Hours later, Chiwenga summoned reporters to the military’s main barracks near Harare to issue a statement.
“We must remind those behind the current treacherous shenanigans that, when it comes to matters of protecting our revolution, the military will not hesitate to step in,” he said, reading from a prepared text.
The following afternoon, Reuters reported six armored personnel carriers heading towards the headquarters of Mugabe’s Presidential Guard on the outskirts of Harare. It was unclear whose command they were under.
At the time, the city’s residents were on edge but still unsure what it all meant.
At around 6 p.m. on Nov. 14, Mugabe’s motorcade headed to his private “Blue Roof” residence, a heavily fortified compound in the capital’s leafy northern suburb of Borrowdale.
Meanwhile, social media buzzed with pictures of armored vehicles driving along roads to Harare, sparking frenzied speculation about a coup.
Increasingly concerned, Grace put in a call shortly after 7 p.m. to a cabinet minister asking to get WhatsApp and Twitter shut down, according to one source familiar with a recording of the conversation.
The minister, whose identity Reuters is withholding for safety reasons, replied that such a move was the responsibility of state security minister Kembo Mohadi.
“No-one will stand for a coup. It cannot happen,” said Grace, commonly referred to as Amai, which means Mother, according to a source who heard the recording.
Mugabe’s voice is then heard on the line: “As you have heard from Amai, is there anything that can be done?”
The minister gave the same response, about the responsibilities of state security, and the line went dead, the source said.
Mohadi declined to comment.
Two hours later, two armored vehicles rolled into the Pockets Hill headquarters of the Zimbabwe Broadcasting Corporation (ZBC), according to ZBC sources.
Dozens of soldiers sealed off the site and stormed into the studios where they accosted staff, snatching their phones and halting programs. State-owned ZBC, widely seen as a mouthpiece for Mugabe, switched to broadcasting pop music videos.
Mugabe’s inner circle, nearly all of them G40 loyalists, had no idea what was under way, according to four sources familiar with their conversations.
Information Minister Simon Khaya Moyo called Defense Minister Sydney Sekeramayi to ask if he had any information about a possible coup. Sekeramayi said no, but tried to check with military chief Chiwenga.
Chiwenga told Sekeramayi he would get back to him. According to the sources, Chiwenga never did.
Moyo remains in hiding and was unavailable for comment. Sekeramayi declined to comment.
As ministers in the G40 faction tried frantically to work out what was going on, Chiwenga’s men closed in on Mugabe’s compound.
According to a source briefed on the situation, Albert Ngulube, a CIO director and head of Mugabe’s security detail, was driving home around 9.30 p.m. after visiting Mugabe. He met an armored car on Borrowdale Brooke, a side road leading to Mugabe’s house.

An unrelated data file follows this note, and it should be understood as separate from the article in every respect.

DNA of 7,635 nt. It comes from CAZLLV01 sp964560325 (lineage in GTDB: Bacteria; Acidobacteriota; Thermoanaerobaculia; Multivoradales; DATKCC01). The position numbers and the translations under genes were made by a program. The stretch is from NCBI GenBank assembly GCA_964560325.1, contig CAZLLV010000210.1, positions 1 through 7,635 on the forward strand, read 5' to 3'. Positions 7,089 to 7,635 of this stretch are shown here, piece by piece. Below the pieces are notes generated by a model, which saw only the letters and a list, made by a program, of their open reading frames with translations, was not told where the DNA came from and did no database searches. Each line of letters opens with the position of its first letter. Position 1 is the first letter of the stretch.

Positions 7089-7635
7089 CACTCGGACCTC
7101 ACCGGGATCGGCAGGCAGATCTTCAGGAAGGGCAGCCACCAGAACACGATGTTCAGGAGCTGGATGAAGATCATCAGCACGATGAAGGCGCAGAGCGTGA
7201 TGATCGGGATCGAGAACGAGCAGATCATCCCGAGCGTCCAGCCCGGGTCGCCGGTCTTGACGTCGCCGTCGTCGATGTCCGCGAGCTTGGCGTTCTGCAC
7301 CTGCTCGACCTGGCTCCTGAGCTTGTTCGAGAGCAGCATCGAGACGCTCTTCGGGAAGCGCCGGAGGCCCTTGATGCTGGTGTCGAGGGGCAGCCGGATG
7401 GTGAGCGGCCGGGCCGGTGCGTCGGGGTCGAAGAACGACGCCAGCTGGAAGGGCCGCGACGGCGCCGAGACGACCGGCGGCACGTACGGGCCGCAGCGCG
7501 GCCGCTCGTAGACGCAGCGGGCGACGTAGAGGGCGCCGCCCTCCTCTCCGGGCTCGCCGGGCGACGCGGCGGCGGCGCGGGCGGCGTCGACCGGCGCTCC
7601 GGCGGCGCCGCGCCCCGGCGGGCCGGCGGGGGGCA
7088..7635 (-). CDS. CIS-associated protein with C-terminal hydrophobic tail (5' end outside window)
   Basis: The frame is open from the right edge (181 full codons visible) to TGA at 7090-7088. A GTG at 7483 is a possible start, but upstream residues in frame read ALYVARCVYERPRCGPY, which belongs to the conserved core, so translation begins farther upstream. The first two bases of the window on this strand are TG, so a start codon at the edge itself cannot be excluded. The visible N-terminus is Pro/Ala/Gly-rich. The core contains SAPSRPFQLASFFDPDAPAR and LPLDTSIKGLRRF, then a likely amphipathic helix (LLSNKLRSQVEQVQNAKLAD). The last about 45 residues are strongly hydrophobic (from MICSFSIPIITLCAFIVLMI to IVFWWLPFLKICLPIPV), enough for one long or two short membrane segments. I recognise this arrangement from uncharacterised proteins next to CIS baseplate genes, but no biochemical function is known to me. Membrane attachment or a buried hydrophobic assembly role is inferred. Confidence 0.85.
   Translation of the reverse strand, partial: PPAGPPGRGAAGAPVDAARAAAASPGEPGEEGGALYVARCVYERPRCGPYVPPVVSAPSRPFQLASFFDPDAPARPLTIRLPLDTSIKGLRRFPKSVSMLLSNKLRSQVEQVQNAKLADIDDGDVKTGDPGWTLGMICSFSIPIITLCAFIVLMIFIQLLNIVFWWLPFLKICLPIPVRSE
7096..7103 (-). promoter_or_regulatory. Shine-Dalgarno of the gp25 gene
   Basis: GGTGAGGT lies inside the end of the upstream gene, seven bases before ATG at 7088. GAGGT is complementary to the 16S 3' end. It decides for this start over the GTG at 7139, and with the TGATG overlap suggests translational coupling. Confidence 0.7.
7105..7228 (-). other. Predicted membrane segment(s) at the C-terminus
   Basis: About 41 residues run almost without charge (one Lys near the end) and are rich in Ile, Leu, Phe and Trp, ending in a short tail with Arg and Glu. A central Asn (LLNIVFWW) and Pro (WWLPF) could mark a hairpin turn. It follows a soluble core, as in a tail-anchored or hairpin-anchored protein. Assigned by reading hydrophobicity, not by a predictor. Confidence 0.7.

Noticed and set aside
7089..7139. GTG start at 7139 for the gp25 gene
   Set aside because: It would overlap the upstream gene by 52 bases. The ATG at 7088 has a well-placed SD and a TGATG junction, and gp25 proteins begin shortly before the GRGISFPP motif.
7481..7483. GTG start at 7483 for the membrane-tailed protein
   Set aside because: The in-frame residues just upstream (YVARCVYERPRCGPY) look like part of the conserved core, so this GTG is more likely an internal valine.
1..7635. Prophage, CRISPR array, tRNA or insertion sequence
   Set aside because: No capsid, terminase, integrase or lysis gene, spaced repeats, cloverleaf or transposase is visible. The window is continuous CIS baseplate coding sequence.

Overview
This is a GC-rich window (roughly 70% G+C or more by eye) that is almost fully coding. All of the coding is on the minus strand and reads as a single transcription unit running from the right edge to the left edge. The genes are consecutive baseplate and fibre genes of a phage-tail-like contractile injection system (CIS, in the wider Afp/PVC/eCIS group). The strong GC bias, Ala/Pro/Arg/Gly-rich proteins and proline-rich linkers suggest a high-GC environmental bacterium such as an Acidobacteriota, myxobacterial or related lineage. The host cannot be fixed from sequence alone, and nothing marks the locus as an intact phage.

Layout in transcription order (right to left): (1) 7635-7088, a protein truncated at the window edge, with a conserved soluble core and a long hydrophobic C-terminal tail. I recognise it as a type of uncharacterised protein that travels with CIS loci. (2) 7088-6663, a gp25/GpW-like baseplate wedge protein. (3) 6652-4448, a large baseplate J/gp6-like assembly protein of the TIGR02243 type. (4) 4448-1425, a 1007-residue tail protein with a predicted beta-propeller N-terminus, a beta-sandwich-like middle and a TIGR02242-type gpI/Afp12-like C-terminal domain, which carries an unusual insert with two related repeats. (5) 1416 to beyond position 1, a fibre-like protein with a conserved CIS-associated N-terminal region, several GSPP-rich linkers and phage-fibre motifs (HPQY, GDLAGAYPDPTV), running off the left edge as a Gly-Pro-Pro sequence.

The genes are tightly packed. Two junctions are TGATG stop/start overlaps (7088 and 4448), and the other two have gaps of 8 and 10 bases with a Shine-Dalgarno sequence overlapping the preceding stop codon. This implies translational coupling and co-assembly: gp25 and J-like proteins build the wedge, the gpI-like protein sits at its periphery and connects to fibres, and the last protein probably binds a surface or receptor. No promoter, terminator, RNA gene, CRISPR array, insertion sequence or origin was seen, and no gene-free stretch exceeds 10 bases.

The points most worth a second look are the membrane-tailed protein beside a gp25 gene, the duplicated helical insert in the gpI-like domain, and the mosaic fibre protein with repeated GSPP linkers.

When Ngulube confronted the soldiers and threatened to shoot them, they beat him up and detained him, the source said. Ngulube was later released, but had suffered head and facial injuries, the source added.
Spokesmen for Chiwenga and Mnangagwa declined to comment. Reuters was unable to contact Ngulube.
Other G40 ministers were also picked up by soldiers. Finance minister Ignatius Chombo was found hiding in a toilet at his house and beaten before being detained at an undisclosed location for more than a week.
On his release on Nov. 24, he was hospitalized with injuries to his hands, legs and back, his lawyer told Reuters, describing the army’s behavior as “brutal and draconian.”
Soldiers used explosives to blow the front door off the house of Jonathan Moyo, the main brains behind G40, according to video footage of the house seen by Reuters. Others burst through the front gates of the residence of local government minister Saviour Kasukuwere, another key Grace supporter.
Both men managed to escape to Mugabe’s residence. Contacted by Reuters shortly after midnight in the early hours of Nov. 15, Kasukuwere was audibly stressed. “I can’t talk. I’m in a meeting,” he said, before hanging up.
For another week, Mugabe clung on to the presidency as Chiwenga and his forces tried to engineer a peaceful, and quasi-legal, exit for the long-serving leader.
But as parliament began impeachment proceedings on Nov. 21, Mugabe finally gave up. After 37 years in control, during which much of his country fell into poverty, his letter of resignation said he was stepping down out of “concern for the welfare of the people of Zimbabwe.”
Reported by MacDonald Dzirutwe, Joe Brock and Ed Cropley; Additional reporting by Cris Chinaka in HARARE, Michael Martina in BEIJING and Jack Stubbs in MOSCOW; Editing by Richard Woods and Mike Collett-White